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Old 11-10-2010, 07:21 PM   #1
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Default Note to large(r) dog owners

Familiarize yourself with the signs of bloat. I almost lost my boy last night when he developed it. I was clueless as to what was going on and almost waited to contact the vet thinking dinner just didn't agree with him . You only have a couple hours from the onset to get them to a vet before it's too late.

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Old 11-10-2010, 07:25 PM   #2
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Can you describe what it is (the basics).....

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Old 11-10-2010, 07:32 PM   #3
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Their stomachs basically fill will air, then it rotates inside them. I cuts off blood flow to the stomach itself and other organs, including the spleen. It can be fatal in just a couple hours if not corrected.

Here's a decent article:
http://www.globalspan.net/bloat.htm

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Old 11-10-2010, 07:36 PM   #4
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Also commonly referred to as torsion, gastric torsion, and gastric dilatation-volvulus (GDV) .

Something Greyhound owners have to be particularly alert for.

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Old 11-10-2010, 07:44 PM   #5
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Yes - GDV can happen to any dog really, but the deep-chested dogs are more at risk. My wife (vet) sees bloated dogs fairly often and they do not all make it. If you do suspect bloat, do not wait to bring the dog in to the vet. The organs start to die as soon as the blood flow is constricted.

The dog's stomach will be very tight to touch, and painful, and they will likely be panting. They will dry-retch, may act strangely, getting up and laying down quickly or repeatedly. They'll act just plain uncomfortable.

A common factor is how fast your dog eats its meal. You should not allow them to inhale their food quickly. Also don;t let them drink a lot of water after a hard run or workout.

There is an operation that can be performed if a dog suffers bloat and survives (or even before so), where the vet will tack the stomach to the inner chest cavity wall. This will not prevent bloat re-occurrence (gas filling the stomach), but it will prevent the life threatening twisting of the stomach. My wife performed it on our friends' great dane when the dog was in the hospital for another stomach related incident (operation). This was a preventative measure simply because Danes are at high risk.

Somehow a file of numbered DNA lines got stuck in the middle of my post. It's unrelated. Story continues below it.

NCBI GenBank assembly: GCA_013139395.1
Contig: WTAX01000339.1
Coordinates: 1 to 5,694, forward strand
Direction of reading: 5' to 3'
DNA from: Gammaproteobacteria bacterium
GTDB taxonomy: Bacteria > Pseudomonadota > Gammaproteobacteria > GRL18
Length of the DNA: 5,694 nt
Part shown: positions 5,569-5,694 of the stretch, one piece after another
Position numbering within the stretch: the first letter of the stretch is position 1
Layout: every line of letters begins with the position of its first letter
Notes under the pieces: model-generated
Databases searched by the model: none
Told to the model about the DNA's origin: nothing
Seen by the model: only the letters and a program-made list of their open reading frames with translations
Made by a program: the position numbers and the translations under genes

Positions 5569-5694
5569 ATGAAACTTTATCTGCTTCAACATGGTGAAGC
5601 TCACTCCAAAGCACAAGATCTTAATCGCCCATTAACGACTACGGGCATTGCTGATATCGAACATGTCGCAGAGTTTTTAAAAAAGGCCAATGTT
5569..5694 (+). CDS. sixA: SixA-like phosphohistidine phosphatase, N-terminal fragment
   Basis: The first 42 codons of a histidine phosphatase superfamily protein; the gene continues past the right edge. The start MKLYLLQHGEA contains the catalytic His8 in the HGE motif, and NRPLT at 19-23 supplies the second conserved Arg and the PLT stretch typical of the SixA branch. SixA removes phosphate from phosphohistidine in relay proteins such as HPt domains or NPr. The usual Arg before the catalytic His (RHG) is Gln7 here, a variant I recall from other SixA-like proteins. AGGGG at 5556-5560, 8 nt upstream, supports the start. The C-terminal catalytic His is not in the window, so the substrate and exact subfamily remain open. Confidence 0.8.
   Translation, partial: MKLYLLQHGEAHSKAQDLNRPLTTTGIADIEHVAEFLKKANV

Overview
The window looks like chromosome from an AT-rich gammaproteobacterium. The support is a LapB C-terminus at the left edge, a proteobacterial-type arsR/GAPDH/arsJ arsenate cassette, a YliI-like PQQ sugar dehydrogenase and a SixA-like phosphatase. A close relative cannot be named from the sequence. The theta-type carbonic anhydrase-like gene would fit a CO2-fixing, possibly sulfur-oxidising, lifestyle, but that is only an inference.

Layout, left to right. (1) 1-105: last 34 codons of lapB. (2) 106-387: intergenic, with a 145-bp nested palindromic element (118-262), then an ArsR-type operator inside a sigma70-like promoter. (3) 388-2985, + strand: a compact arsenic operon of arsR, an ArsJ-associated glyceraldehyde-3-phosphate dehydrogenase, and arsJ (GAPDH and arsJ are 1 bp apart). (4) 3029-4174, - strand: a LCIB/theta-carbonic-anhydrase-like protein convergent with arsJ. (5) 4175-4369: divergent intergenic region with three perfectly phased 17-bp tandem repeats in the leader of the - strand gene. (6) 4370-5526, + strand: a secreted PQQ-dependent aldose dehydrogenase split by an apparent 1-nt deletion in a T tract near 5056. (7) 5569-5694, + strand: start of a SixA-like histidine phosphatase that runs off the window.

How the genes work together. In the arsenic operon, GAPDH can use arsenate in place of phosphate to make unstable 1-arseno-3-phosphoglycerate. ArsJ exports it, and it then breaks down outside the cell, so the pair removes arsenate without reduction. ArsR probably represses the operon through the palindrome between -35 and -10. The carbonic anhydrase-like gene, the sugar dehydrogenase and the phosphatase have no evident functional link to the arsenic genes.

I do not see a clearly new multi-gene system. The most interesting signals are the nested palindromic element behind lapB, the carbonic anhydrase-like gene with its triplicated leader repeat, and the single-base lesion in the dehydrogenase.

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Old 11-10-2010, 08:18 PM   #6
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Yeah, they tacked him stomach when they performed the op to help reduce the risk of it twisting again. I was suprised (scared) when the surgeon told me last night that there was still a 25% chance that he wouldn't make it even with the surgery. :-\

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Old 11-10-2010, 09:21 PM   #7
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Isn't this common in labs also? I was warned about this and to keep an eye on our 2 labs.....

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Old 11-11-2010, 10:10 PM   #8
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Yeah, Labs are susceptible. Any dog barrel or deep chested is at higher risk.

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Old 11-12-2010, 07:52 PM   #9
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How do you slow down a dog from eating fast? Out black lab inhales her food.

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Old 11-12-2010, 10:53 PM   #10
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I heard that hand feeding a fast eater is the only way to slow them down. Some dogs will slow down after being hand fed for some time, but some not.

We have a Staffordshire Bull Terrier that inhales her food. Maybe we need to slow her down as well.

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